Elliot’s Debates: Volume 1

Journal of the Federal Convention

Tuesday, July 17, 1787.

It was moved by Mr. Sherman, and seconded, to postpone the consideration of the 2d clause of the 6th resolution, reported from the committee of the whole house, in order to take up the following:—

“To make laws binding on the people of the United States in all cases which may concern the common interests of the Union; but not to interfere with the government of the individual states, in any matters of internal police, which respect the government of such states only, and wherein the general welfare of the United States is not concerned;”

which passed in the negative.

Yeas: Connecticut, Maryland, 2. Nays: Massachusetts, New Jersey, Pennsylvania, Delaware, Virginia, North Carolina, South Carolina, Georgia, 8.

It was moved by Mr. Bedford, and seconded, to alter the 2d clause of the 6th resolution, so as to read as follows, namely,—

“and moreover to legislate, in all cases, for the general interests of the Union; and also in those to which the states are separately incompetent, or in which the harmony of the United States may be interrupted by the exercise of individual legislation;”

which passed in the affirmative.

Yeas: Massachusetts, New Jersey, Pennsylvania, Delaware, Maryland, North Carolina, 6. Nays: Connecticut, Virginia, South Carolina, Georgia, 4.

It was moved and seconded to agree to the 2d clause of the 6th resolution, as thus amended. Passed in the affirmative.

Yeas: Massachusetts, Connecticut, New Jersey, Pennsylvania, Delaware, Maryland, Virginia, North Carolina, 8. Nays: South Carolina, Georgia, 2.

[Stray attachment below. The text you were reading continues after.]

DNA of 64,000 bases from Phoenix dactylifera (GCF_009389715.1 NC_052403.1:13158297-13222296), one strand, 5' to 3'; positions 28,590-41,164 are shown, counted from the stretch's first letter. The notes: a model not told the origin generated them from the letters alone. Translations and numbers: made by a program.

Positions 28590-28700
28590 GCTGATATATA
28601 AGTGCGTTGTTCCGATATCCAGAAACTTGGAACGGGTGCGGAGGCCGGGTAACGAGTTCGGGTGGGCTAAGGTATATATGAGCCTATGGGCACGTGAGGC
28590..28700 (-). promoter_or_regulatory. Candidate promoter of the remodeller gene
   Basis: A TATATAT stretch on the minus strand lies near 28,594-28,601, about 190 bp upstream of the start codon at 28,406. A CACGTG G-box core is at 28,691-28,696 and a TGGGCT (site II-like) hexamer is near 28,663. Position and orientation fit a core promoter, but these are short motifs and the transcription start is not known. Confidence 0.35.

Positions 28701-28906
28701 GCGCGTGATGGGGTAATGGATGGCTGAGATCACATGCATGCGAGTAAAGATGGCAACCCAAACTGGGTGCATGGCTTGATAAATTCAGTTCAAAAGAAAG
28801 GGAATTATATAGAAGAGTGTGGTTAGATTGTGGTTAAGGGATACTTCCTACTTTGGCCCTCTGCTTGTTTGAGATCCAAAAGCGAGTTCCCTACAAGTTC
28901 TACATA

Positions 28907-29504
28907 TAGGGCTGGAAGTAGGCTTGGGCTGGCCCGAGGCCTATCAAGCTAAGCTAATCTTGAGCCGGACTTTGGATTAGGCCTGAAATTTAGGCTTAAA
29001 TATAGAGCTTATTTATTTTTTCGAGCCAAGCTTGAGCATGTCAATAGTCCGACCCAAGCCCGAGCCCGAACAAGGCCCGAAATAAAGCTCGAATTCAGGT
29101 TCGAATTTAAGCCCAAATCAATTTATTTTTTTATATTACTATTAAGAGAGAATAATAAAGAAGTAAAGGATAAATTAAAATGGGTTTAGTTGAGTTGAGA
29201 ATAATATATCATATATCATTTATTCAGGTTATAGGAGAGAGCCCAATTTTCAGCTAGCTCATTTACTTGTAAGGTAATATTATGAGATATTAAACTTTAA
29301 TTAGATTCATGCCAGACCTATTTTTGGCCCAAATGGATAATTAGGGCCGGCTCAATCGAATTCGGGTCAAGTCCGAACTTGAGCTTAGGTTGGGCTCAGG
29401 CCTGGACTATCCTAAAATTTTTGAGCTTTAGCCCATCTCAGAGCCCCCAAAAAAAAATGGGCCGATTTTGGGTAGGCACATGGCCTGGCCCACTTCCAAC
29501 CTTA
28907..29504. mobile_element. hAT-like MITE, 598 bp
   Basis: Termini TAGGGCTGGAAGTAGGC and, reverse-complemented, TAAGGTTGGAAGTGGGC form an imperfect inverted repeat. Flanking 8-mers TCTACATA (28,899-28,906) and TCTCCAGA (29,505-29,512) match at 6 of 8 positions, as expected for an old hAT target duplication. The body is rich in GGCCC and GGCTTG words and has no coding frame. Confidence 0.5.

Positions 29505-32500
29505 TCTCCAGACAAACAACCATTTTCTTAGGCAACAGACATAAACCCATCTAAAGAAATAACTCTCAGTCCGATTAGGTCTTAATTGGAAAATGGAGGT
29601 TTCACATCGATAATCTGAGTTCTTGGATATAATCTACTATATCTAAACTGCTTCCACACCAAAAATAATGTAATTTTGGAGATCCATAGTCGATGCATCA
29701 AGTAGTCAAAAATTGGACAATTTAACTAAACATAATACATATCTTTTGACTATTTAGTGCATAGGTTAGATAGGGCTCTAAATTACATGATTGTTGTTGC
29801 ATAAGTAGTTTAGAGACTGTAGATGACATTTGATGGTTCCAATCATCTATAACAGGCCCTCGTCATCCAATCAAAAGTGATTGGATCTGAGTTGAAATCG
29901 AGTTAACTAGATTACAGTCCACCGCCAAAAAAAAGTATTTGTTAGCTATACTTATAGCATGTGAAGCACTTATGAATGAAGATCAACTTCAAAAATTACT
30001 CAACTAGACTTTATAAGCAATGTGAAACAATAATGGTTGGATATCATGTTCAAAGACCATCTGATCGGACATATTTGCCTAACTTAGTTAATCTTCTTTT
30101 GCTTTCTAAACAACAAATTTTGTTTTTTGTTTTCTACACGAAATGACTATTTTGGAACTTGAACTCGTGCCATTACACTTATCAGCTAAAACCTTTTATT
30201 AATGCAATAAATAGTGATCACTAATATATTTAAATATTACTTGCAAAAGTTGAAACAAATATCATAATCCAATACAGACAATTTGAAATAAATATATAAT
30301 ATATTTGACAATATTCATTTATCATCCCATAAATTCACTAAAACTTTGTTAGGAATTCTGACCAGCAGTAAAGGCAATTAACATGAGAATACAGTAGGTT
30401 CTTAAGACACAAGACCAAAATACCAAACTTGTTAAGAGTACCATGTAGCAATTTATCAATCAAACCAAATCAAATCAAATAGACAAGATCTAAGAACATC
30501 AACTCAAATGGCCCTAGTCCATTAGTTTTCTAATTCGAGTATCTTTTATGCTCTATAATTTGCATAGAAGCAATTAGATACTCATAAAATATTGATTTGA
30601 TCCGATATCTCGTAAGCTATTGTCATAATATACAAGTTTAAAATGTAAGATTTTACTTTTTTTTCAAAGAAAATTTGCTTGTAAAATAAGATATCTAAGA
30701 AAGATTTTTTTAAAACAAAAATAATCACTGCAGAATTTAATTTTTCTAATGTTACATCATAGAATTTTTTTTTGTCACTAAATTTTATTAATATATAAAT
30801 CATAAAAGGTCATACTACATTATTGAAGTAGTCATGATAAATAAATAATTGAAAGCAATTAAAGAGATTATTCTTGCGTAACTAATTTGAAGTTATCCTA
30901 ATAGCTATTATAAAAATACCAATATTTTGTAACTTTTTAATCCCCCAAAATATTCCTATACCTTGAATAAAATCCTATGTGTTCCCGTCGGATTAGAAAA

On the question to agree to the following clause of the 6th resolution, reported from the committee of the whole house, namely,—

“to negative all laws passed by the several states contravening, in the opinion of the national legislature, the articles of union, or any treaties subsisting under the authority of the Union,”—

it passed in the negative. Yeas: Massachusetts, Virginia, North Carolina, 3. Nays: Connecticut, New Jersey, Pennsylvania, Delaware, Maryland, South Carolina, Georgia, 7.

It was moved and seconded to agree to the following resolution, namely:—

Resolved, That the legislative acts of the United States, made by virtue and in pursuance of the articles of union, and all treaties made and ratified under the authority of the United States, shall be the supreme law of the respective states, as far as those acts, or treaties, shall relate to the said states, or their citizens and inhabitants; and that the judiciaries of the several states shall be bound thereby in their decisions, any thing in the respective laws of the individual states to the contrary notwithstanding.”

It passed unanimously in the affirmative.

On the question to agree to the 1st clause of the 9th resolution, reported from the committee of the whole house, namely, “that a national executive be instituted, to consist of a single person,” it passed unanimously in the affirmative.

It was moved and seconded to strike the words “national legislature” out of the 2d clause of the 9th resolution, reported from the committee of the whole house, and to insert the words “the citizens of the United States;” which passed in the negative.

Yea: Pennsylvania, 1. Nays: Massachusetts, Connecticut, New Jersey, Delaware, Maryland, Virginia, North Carolina, Georgia, 9.